10. OK, got all the replacement caps, safety resistors and a nice CCS mod circuit - what I'm lacking now is time to open the energizer and change the components... Also just got an additional incentive to recap and mod my SRM-T1S - managed to get a fine used Omega SR-007A (serial number SZ2-1636) in addition to my Lambda Signature SR-407. Currently burning in the newly acquired cans, but already amazed at how different the 007A and the 407 sound from each other. The most obvious differences to me are the noticeably stronger bass and somewhat depressed upper midrange of the 007A as compared to the 407. Resolution, instrument separation and imaging are clearly superior on the 007A (I didn't think that was possible), and the soundstage is wider (probably partly due to the thicker earpads). However, the aforementioned relative "darkness" in the mids and a bit of excessive "blast" in the bass (both to an extent depending on the recording) make the 407 sound more natural to my ears (personally, I'm not really a bass buff), at least when both are paired with my yet unmodded SRM-T1S, but 80% of the time the 007A is actually more pleasant to listen to (the 407 seems to be less forgiving with respect to less than ideal recordings). And yes, I do need a bit more of volume on the 007A - I find myself pushing the volume to 10-11 o'clock on the 007A and to 9-10 o'clock on the 407. Comfort-wise, the 007A is light-years ahead of the 407 - the latter's headband assembly doesn't have the ratcheted height adjustment of higher-end Lambdas and cannot keep my head's fit for long, which is really annoying. Another problem I have with using the 407 for longer periods of time is that it squeezes my head a bit too hard. (update - June 22nd, 2021) In view of the aforementioned issues, I've replaced the original headband assembly of my 407 with the one from the L700 Mk II. I was afraid that the color mismatch would make the 407 look weird, but it actually looks quite nice in my opinion. The new assembly is sturdier (thanks to a large extent to the new metal driver holders) and keeps the height adjustment where I set it as it should, but it still presses my head a bit too hard for me to keep using it for longer periods, even though it's better than the original assembly in that respect as well. As for the 007A, once I figured out the proper earpad angle for my head, I simply forget it's there. Can't wait to hear how the 007A will sound after the mod on the SRM-T1S. Update (June 22nd, 2021): should be able to do the recap and mod of my SRM-T1S by the end of July. In the mean time, I decided to try spritzer's port mod on my 007A. My initial impression matches what others reported - the port mod evens out the response, the bass now sounds a bit more natural and (more importantly) that depressed upper midrange which was my main gripe with the 007A seems to be gone. Another effect is that I seem to get a slightly higher volume in good recordings. I guess sealing the port slightly increases the efficiency. However, the modded 007A seems to have become less tolerant with subpar recordings (especially ones with at least a fair amount of dynamic compression), becoming closer to the 407 in that respect. This leads me to conclude that the port aimed not only at eliminating the "Stax fart" from the original Mk I (yes, my 007A is "farty" now), but also at making the 007A more agreeable to the majority of modern recordings when used with "lesser" energizers like the (stock) SRM-T1S, which is clearly better matched to the 407. This will probably change after the mod, since the stock SRM-T1S sort of underpowers the 007A.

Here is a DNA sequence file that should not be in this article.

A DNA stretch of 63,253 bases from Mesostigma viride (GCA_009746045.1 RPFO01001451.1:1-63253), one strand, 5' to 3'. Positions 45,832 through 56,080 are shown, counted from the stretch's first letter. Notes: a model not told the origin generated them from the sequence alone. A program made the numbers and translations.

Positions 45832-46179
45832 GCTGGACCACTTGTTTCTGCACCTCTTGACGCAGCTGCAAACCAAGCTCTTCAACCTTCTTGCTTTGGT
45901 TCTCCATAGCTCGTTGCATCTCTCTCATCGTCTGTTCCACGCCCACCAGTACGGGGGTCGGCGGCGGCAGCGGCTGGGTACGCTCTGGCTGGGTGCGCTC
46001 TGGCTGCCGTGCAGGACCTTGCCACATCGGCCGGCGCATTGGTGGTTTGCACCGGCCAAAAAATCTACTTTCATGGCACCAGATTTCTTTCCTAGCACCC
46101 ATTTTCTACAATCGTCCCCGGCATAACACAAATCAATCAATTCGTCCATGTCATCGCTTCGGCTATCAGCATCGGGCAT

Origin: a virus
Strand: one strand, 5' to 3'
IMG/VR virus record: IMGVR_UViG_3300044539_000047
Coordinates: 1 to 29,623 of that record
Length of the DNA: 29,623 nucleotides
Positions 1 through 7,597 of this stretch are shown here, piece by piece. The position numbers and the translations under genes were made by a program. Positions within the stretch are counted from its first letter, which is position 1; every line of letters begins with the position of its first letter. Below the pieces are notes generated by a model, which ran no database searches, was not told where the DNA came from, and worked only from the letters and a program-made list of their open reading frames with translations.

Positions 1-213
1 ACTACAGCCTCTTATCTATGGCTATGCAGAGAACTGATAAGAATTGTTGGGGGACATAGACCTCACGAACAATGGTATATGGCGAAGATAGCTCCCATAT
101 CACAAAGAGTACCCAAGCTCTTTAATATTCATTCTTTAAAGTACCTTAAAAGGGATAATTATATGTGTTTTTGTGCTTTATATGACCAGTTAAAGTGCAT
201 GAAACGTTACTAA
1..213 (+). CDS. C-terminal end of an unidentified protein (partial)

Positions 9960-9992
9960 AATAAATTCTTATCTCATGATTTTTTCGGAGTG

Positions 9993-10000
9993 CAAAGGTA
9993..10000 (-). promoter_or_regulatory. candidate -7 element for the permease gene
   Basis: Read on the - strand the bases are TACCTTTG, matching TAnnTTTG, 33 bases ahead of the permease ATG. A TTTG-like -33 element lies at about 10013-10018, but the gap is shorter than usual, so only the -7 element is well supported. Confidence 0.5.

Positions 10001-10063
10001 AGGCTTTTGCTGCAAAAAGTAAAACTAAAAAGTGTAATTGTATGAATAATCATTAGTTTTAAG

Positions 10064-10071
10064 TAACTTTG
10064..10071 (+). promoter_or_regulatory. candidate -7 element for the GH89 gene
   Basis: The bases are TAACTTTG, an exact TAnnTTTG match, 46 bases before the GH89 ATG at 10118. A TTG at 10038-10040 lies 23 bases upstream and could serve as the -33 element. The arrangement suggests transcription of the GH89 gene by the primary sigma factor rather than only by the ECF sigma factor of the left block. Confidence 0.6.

11. Another improvement I've seen people around (e.g. spritzer) suggest on the SRM-T1 is to replace the RCA input jacks and input wiring, but judging from pictures it seems that there is some improvements made by Stax on that area from the T1 to the T1S - the RCA jacks definitely look beefier and the input wiring looks nice enough (actually better than the output wiring)... but again, that's only a visual impression. I wonder whether it's sonically worth the trouble to make these upgrades... Anyhow, I'm using the XLR balanced inputs in my SRM-T1S for now, so this makes upgrading the RCA input jacks moot (but possibly not the input wiring). I've also seen some people (e.g. spritzer again) recommend to change the tubes from 6CG7/6FQ7 to the modern ECC99 from the Slovakian brand JJ (apparently the only one who makes these), used instead of the 6CG7/6FQ7's in the SRM-600 variant of the SRM-T1 circuit, but that requires rewiring the tube sockets somewhat and changing the R20 resistors in series with the TVR2 bias trimpots from 2.2kOhm to 1kOhm, 1/2W in order to achieve proper bias for the tubes, as JimL suggested here: https://www.head-fi.org/threads/stax-srm-t1-repair-re-cap-mod.796058/post-14276400 Rewiring the tube sockets for the ECC99's can be done as e.g. in these instructions (in German, sorry): http://blog.prof-x.de/2019/03/02/stax-vacuum-tube-driver-teil-4-ecc99-tube-swap/ The author combines JimL's CCS mod with the ECC99 mod but he changes the CCS trimpots from 100 to 200 Ohms in order to achieve more easily the required 6mA plate current required to run the ECC99's in SRM-T1(S)'s CCS-modded circuit. The claimed improvement over the CCS mod with stock tubes is an extended frequency response at higher volumes, but given that the ECC99 mod is not easily reversible, should one regret doing it (particularly due to the pair of PCB trail cuts in the rewiring process), I wonder how much one gains with it compared with the CCS mod alone (possibly also after a tube replacement / rolling with some nice Japanese short plate NOS tubes such as Toshiba, Matsushita, Hitachi or NEC). Another thing that worries me about the ECC99 mod is this tube's longevity, which seems to be not so great in certain setups: https://www.diyaudio.com/forums/tubes-valves/205364-lifespan-jj-ecc99-tubes.html JimL claimed in the AudioXpress article where he published his CCS mod that SRM-T1(S)'s circuit is rather conservative with the stock tubes, despite Kevin Gilmore's criticism that the 6CG7/6FQ7 tube being driven somewhat above its rated voltage by the SRM-T1 circuit also causes loss of high-frequency response at higher volumes, but how much strain does the SRM-T1 circuit put on the ECC99? More precisely, how is ECC99's lifespan on the SRM-T1(S), particularly with the CCS mod? Edit (May 12th, 2021): Another tube modification I have seen being suggested (e.g. by spritzer, once more) is to replace the 6CG7/6FQ7 tubes with the USSR/Russia-made 6N6PI (which is said to differ from the 6N6P tube only by a so-called "(im)pulse" operation - no idea what that means) instead of the ECC99. The case for this is that the 6N6P(I) has the same pin layout as the 6CG7/6FQ7's apart from pin 9, which is connected to a screen separating both triode sections in the 6N6P(I) which does not exist in the 6CG7/6FQ7. This screen seems to be disconnected from the remainder of the internals of the tube, which is consistent with spritzer's claim that the 6N6P(I) has the same pin layout as the 6CG7/6FQ7, period, unlike the ECC99 for which pin 9 is connected to a section of the heater. Therefore, tube rolling the SRM-T1S with the 6N6P(I) does not require rewiring the tube sockets as we need to do with the ECC99. However, according to spritzer in the link above, we still need to replace the 33K/2W plate (anode) resistors with 30K/2W ones since the heater current on the 6N6P(I) is 50% larger (900 mA) than on the 6CG7/6FQ7 (600 mA). Interestingly, it is the same resistor substitution used for the ECC99 (which has a 800 mA heater current)... If one were not to apply the CCS mod as well. Otherwise, one just looses all the plate resistors altogether, which are replaced by the CCS's. If I understand correctly, given that both the 6N6P(I) and the ECC99 require the same plate resistor substitution, the former must use the same CCS current as the latter, as derived from Ohm's law and the 320V rail voltage connected to the anodes (320V / (2 x 33kOhm) = about 4.8-4.9mA per plate goes to 320V / (2 x 30kOhm) = about 5.3mA per plate). Is this correct? What I fail to understand is which is the possible audio improvement one may get from tube rolling the SRM-T1S with the 6N6P(I) instead of the ECC99, if any. Again, if I correctly undertood Kevin Gilmore's criticism of the SRM-T1(S)'s design, the main problem with using 6CG7/6FQ7 tubes in this circuit is that they end up being driven by a plate voltage too close to its maximum spec (330V, formerly rated 300V), which causes loss of high-frequency response at higher volumes despite the fact that the tube itself is not so strained since it is only being driven at 320V x 9.8mA = 3.1W = 55% of its maximum plate power dissipation (5.7W on both plates together, according to more recent datasheets). Given that the loss of performance caused by this mild voltage overdrive is a lesser effect than the loss of output current in the plate resistor array (solved by the CCS mod), the ECC99 nonetheless solves the former problem since its maximum plate voltage is 400V. The plate dissipation power with either the ECC99 or the 6N6P(I) is 320V x 10.6mA = 3.4W, whereas the maximum plate dissipation power on the ECC99 is stated in its current datasheet from JJ as 3.5W - per section? It does not say... Older datasheets set it at 5W, some forums reported 8W on both plates but that info is most likely outdated. Update - June 8th, 2021: I've contacted JJ directly to clarify this, and according to them the maximum plate dissipation power of the ECC99 tube is indeed 3.5W per section and 7W on both plates together. That puts the plate dissipation power of the ECC99 in the SRM-T1S at about half of its maximum, which should make for great tube lifespan just like the 6CG7/6FQ7. That kind of answers my second question above. I conclude that the only technical disadvantage of using ECC99's in the SRM-T1S is having to rewire the tube sockets in a not easily reversible (if at all) way, so one is basically stuck with ECC99 tubes if one decides to follow that route. The question of whether the ensuing sonic improvement is worth it remains, of course. The 6N6P(I), on the other hand, has about the same, slightly insufficient (300V) maximum plate voltage as the 6CG7/6FQ7 and therefore is potentially subject to the same voltage overdrive problem as the 6CG7/6FQ7. Tube longevity should be ok, though, since the 6N6P(I)'s maximum plate dissipation power is 4W in the 6N6PI variant (couldn't figure out either whether this figure is for a single section or both) and 8W for both plates in the 6N6P variant. Why should I expect the 6N6P(I) to perform sonically better in the SRM-T1S circuit than the 6CG7/6FQ7, let alone the ECC99? The only advantages I see in the 6N6P(I) for the CCS-modded circuit are: Tube rolling with the 6N6P(I) instead of the ECC99 is (at least more easily) reversible (the only other operation needed besides exchanging tubes and rebiasing should be adjusting the plate current in the CCS's trimpots), Possibly a (slightly) longer lifespan than the ECC99 due to the more conservative plate dissipation power (up to a rated service life of 500 hours for the 6N6PI variant, against the 2000-hour figure of the 6N6P variant - no idea why there is such a difference), and 6N6P(I) tubes are usually cheaper and easier to find than adequate 6CG7/6FQ7's, especially in matched pairs for easier rebiasing, none of which really being related to audio quality. Am I missing something? I suppose much (all?) of the above information has already been discussed at length in the (loooong) Stax threads in this and the Head-Fi forums along several years, but I've found it difficult to gather all of it in an up-to-date form, so I apologize in advance for the redundancies on my behalf in this thread and appreciate the community's patience with them. Again, it seems convenient (at least to me) to have everything I need in one place.